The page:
Richard was eligible for Medicare, as it was his 65th birthday last week.

Minimum Value: A health plan meets the minimum value standard if it is designed to cover no less than 60 percent of the total cost of medical services for the general population. From 2014, those who are offered an affordable employer-sponsored health plan that provides minimum value will be ineligible for premium tax credits.

The customer was angry because his health plan appeared to fall short of minimum value.


Network Plan: This is a variation of a PPO plan. A network plan requires policyholders to get their medical care from physicians and doctors within the insurer’s network if they wish to receive the highest amount of money from their claims. Services provided by medical care experts or hospitals outside the network may not be covered.

The customer decided that the network plan was too inconvenient and rejected it.

Non-Preferred Provider: Refers to a provider of medical services who doesn’t have a contract with the patient’s insurer. It will be necessary to pay more money to see a non-preferred provider.

The patient was not happy with the approved medical care provider, so she chose a non-preferred provider instead.


Office Visit: An outpatient visit to a physician or dentist for medical care. Also refers to the amount paid for this treatment. For those who have a 30 percent deductible on their policy and an office visit costs $100, they pay $30 and the insurer pays the rest.

Keith chose a higher office visit deductible so he would pay a lower annual premium.

Open Enrollment Period: During this timeframe, eligible individuals may decide to opt into a group health insurance plan. Normally, applicants don’t have to provide evidence of eligibility during this period of time.

The open enrollment period was the opportunity Aaron needed to get affordable health insurance under a group policy.


Point of Service (POS) Plan: A POS plan ensures that a policyholder pays less if they use health care providers and medical facilities that are part of the provider’s network. These plans require referrals from a primary care physician for those who wish to see a specialist.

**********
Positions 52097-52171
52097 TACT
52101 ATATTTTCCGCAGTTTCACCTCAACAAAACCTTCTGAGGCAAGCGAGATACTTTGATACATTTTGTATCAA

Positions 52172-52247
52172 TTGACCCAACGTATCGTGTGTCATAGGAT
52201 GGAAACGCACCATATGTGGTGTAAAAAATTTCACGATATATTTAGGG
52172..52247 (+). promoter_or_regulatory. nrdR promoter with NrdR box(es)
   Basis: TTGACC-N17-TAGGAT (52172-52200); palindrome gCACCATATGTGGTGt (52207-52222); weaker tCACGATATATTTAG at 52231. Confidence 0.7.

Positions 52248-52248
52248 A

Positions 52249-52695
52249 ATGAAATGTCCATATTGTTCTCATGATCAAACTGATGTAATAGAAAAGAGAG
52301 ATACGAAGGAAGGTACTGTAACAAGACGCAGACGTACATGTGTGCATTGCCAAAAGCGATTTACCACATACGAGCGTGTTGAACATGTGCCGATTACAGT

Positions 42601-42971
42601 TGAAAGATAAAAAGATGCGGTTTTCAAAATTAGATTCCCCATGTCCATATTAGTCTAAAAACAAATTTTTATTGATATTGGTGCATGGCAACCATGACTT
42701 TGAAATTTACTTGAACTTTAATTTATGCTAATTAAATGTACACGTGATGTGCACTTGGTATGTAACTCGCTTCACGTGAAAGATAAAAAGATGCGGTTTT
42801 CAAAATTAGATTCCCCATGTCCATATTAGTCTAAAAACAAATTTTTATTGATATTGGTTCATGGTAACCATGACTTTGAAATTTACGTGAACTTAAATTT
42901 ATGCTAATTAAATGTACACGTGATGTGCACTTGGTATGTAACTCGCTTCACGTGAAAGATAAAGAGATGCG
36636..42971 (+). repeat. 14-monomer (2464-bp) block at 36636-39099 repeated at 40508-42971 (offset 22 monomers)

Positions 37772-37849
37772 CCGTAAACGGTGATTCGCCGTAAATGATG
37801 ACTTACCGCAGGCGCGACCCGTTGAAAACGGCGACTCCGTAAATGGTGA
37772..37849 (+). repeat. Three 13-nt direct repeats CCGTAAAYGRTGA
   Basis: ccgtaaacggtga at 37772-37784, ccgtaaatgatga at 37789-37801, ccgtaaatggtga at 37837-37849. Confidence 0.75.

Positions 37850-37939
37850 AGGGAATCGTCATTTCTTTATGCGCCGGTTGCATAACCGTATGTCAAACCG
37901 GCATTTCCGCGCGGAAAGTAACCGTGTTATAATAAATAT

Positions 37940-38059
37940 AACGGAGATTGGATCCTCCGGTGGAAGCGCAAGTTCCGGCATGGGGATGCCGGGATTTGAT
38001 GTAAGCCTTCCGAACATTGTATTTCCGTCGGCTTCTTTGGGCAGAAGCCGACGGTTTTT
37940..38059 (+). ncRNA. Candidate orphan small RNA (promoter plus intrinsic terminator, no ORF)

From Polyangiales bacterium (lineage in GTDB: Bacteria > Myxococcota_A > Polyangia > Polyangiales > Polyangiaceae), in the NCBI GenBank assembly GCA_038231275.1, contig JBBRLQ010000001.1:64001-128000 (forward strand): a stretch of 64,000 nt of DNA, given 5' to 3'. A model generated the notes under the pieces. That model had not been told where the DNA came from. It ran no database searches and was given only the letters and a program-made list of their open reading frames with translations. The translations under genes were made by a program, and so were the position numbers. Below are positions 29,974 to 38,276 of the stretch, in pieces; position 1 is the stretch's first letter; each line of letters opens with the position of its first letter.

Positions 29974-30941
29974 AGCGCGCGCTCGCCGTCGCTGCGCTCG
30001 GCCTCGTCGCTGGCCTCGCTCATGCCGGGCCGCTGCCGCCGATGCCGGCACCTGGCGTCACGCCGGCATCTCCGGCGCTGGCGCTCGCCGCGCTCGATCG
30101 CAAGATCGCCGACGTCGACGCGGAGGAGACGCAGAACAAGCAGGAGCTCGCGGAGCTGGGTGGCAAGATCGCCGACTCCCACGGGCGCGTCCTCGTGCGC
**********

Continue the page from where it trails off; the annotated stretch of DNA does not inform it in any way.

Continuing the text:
The POS plan made sense for the patient, as he was happy to use the approved physicians and medical center outlined by the insurer.

PPACA: Acronym that stands for Patient Protection and Affordable Care Act. It was signed into law on March 23, 2010, and requires all Americans to have minimum essential coverage starting in 2014. Insurers are no longer able to refuse an applicant for a policy due to a pre-existing condition.

The PPACA means all Americans must purchase health insurance, and they are guaranteed a minimum level of coverage from the insurance company.

Pre-Existing Condition: A health problem that existed or was treated before health insurance coverage began. The majority of insurers have a list of pre-existing conditions that cannot be covered by the policy.

As Dave had a pre-existing condition, he would have to pay for all treatment related to it despite recently purchasing an insurance policy.


Qualifying Event: An event in a person’s life that triggers a group insurance member’s protection under COBRA. Such events include loss of employment or a divorce.

As George was recently divorced, he knew this constituted a qualifying event in his policy.


Rate Review: This process enables state insurance departments to review any rate increases added by insurance companies before the insurer can add the extra cost to its policies.

During the rate review process, the state department found it to be an excessive increase and did not allow it to be added to the cost of policies.

Risk Adjustment: This is a statistical undertaking that takes the underlying health status and spending on health of those who enroll in an insurance plan into account.

The risk adjustment process helped the insurer discover that a policyholder’s insurance premium should be increased based on their findings.


Service Area: Relates to a geographic area where a health insurance plan will accept members; this occurs when the plan decides to limit enrollees based on where they live. If the plan also limits the doctors and hospitals that may be used, the service area will be where individuals can receive non-emergency services. If a person moves out of their plan’s service area, they may no longer be eligible for it.

Sharon moved home and found that she was now outside the service area of her health insurance plan.

Skilled Nursing Care: Refers to services provided by nurses either in a home or in a nursing home. The patient receives skilled nursing care from therapists and technicians.

The patient was very sick and needed round-the-clock skilled nursing care.

Specialist: A medical care provider who offers secondary services, as he/she specializes in a particular field. A primary care provider may refer patients to a specialist if he/she is unable to properly diagnose them.

The doctor decided to refer the patient to a sports injury specialist.


TRICARE: A special health care program for uniformed service members and their families. It is available to active-duty and retired uniformed forces personnel.

As Phil had been in the Army, he was eligible for TRICARE.

Tertiary Care: Describes services provided by specialists such as neurosurgeons, intensive care units, and thoracic surgeons. These services typically require sophisticated and state-of-the-art facilities and equipment.

The patient was referred to tertiary care because the illness was deemed to be severe.